Central American Refugees Can Rebuild Detroit

Cutting off aid to Central America won't stop illegal immigration, or help ailing cities like Detroit.
There's got to be a safer way to get to Detroit.

Candice Miller, the Michigan Republican who is vice chairman of the House Homeland Security Committee, thinks there are better uses for taxpayer dollars than helping Central American nations stem the tide of young people flocking to the U.S. border:

Instead of increasing funding by hundreds of millions, as the president has called for, we need to stop foreign aid to the Centrals -- immediately. Examples of what our USAID is being used for in the Centrals include helping civil society programs, climate change, and addressing the gender gap in education and the workforce. We'd be better off spending this money in the inner cities of America. We can start with Detroit. ...
No more financial assistance from the U.S. to the Centrals that are shipping their children here illegally, and we should reopen, reexamine, and perhaps repeal trade preference agreements, especially NAFTA and CAFTA.

Let's unpack some of those assumptions. Yes, the Barack Obama administration's 2015 budget called for $130 million for the Central American Regional Security Initiative -- $30 million less than the previous year -- and the administration has requested an additional $255 million in response to the illegal influx of minors. But very little of this money is going to climate change or closing the gender gap. The supplemental request is for repatriating deportees, prosecuting gang members and expanding youth programs to blunt gang recruitment. And most of the $130 million for Carsi, a program that grew out of the George W. Bush administration, goes to fight crime and drug trafficking. (Miller might want to read this handy report by the Congressional Research Service.)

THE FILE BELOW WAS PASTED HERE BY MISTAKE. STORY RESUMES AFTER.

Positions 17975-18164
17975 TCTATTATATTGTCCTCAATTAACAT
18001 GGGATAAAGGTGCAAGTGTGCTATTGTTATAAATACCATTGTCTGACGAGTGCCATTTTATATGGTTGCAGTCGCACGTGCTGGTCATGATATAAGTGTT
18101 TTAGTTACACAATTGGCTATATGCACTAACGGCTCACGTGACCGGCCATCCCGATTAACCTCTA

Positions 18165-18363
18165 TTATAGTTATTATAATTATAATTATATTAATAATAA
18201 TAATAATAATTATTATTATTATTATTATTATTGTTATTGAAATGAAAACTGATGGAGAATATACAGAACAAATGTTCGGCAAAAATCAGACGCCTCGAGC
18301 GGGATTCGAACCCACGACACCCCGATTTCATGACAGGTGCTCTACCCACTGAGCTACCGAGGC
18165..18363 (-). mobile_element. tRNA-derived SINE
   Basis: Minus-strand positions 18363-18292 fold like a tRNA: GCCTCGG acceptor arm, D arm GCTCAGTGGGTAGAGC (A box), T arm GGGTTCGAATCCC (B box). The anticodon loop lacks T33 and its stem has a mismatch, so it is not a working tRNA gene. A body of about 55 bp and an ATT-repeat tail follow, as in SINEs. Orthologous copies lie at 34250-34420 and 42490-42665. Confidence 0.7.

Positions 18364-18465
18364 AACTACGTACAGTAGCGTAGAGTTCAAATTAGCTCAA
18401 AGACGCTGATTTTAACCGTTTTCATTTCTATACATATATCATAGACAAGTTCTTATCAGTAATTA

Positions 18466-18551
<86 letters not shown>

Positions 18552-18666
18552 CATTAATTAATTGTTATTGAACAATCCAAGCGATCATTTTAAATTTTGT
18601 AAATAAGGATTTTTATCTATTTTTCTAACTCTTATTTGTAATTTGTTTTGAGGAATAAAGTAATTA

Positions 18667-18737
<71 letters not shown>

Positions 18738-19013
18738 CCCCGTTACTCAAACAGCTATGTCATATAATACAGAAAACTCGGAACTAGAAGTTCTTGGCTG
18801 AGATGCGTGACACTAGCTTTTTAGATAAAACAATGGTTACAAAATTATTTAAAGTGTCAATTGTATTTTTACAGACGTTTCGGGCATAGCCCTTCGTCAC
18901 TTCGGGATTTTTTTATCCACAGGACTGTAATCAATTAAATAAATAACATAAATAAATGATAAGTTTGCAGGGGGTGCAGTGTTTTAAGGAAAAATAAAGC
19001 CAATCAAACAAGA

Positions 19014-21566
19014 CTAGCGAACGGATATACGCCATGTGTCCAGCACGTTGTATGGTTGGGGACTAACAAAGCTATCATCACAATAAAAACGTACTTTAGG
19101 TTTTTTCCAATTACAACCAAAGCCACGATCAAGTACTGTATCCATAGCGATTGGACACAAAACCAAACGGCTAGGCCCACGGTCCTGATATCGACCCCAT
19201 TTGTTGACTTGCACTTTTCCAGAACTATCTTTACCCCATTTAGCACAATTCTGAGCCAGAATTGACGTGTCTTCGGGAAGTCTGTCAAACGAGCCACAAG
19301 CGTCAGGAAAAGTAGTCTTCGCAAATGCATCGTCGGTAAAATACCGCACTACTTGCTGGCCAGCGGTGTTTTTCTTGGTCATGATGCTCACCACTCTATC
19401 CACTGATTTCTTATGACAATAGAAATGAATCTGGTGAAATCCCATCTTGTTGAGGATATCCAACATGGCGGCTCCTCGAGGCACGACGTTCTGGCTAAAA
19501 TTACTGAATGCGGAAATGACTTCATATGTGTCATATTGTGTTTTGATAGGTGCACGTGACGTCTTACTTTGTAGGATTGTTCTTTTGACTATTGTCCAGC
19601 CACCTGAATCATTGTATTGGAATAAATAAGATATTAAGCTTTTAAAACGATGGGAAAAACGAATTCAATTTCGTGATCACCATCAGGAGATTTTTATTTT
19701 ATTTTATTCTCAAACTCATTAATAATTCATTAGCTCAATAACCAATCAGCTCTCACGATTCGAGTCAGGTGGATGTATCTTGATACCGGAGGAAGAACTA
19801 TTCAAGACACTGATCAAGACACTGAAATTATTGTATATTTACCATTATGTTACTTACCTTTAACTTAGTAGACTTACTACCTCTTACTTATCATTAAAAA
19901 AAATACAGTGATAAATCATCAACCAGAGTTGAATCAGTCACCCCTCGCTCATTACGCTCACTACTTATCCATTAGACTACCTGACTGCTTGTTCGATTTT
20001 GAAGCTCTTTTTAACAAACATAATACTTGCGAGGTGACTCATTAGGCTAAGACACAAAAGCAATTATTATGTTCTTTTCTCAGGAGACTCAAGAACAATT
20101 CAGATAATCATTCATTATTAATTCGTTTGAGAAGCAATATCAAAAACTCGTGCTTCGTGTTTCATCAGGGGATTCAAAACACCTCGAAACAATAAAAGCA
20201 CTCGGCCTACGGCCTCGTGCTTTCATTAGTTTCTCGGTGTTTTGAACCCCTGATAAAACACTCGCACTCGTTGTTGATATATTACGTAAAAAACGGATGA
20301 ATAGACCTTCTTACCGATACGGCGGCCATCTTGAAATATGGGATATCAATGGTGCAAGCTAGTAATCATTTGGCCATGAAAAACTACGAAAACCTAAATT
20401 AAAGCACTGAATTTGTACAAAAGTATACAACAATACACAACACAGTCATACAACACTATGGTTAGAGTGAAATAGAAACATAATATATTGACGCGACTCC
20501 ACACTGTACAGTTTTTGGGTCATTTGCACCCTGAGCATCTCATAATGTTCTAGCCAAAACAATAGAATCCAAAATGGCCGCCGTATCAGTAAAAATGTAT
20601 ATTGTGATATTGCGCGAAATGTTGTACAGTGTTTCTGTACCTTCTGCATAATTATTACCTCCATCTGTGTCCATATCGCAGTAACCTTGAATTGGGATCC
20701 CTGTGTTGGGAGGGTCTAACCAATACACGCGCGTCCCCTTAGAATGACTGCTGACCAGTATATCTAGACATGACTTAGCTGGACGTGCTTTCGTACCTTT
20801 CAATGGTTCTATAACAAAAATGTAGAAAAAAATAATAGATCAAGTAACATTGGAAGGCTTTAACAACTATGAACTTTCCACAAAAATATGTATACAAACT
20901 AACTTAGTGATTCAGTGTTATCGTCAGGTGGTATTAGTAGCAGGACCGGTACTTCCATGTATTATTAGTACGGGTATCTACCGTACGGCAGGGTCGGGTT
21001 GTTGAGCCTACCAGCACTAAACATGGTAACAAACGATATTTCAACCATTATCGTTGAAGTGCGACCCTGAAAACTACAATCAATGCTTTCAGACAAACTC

It's also crazy talk to suggest the U.S. should repeal trade agreements with Central America and Mexico. The Central American Free Trade Agreement has boosted U.S. exports, reversed a persistent U.S. regional trade deficit, and created jobs and opportunities that help keep Central Americans at home.

More broadly, let's put in perspective Miller's bluster that the U.S. isn't an ATM and that Washington should funnel foreign aid money toward our own struggling cities: The U.S. spends less than 1 percent of the federal budget on foreign assistance. As a proportion of gross national income, U.S. foreign aid lags that of 18 of its 23 developed-country peers. And that $385 million for Central America doesn't amount to more than a warm bucket of Stroh's beer in terms of helping Detroit, which at last count owed its creditors almost $20 billion. Miller herself rejected any kind of federal bailout during the city's financial implosion.

Miller makes a decent point that the Obama administration needs a public relations blitz in Central America to make clear that the U.S. is not handing out free green cards to unaccompanied minors. Better border enforcement and speedier processing of deportees wouldn't hurt, either.

Yet if she really wants to help Detroit, here's a zany idea that would get us something in return from our neighbors to the south: Offer the families of some of the 52,000 minors apprehended at the border this fiscal year the chance to move to a city that has lost almost 250,000 of its residents (more than more than a quarter of its population) over the last decade. They could participate in the budding effort to convert the city's 150,000 vacant lots back into farmland, thereby easing blight, creating jobs and increasing the tax base. You could call it the urban Bracero Program.

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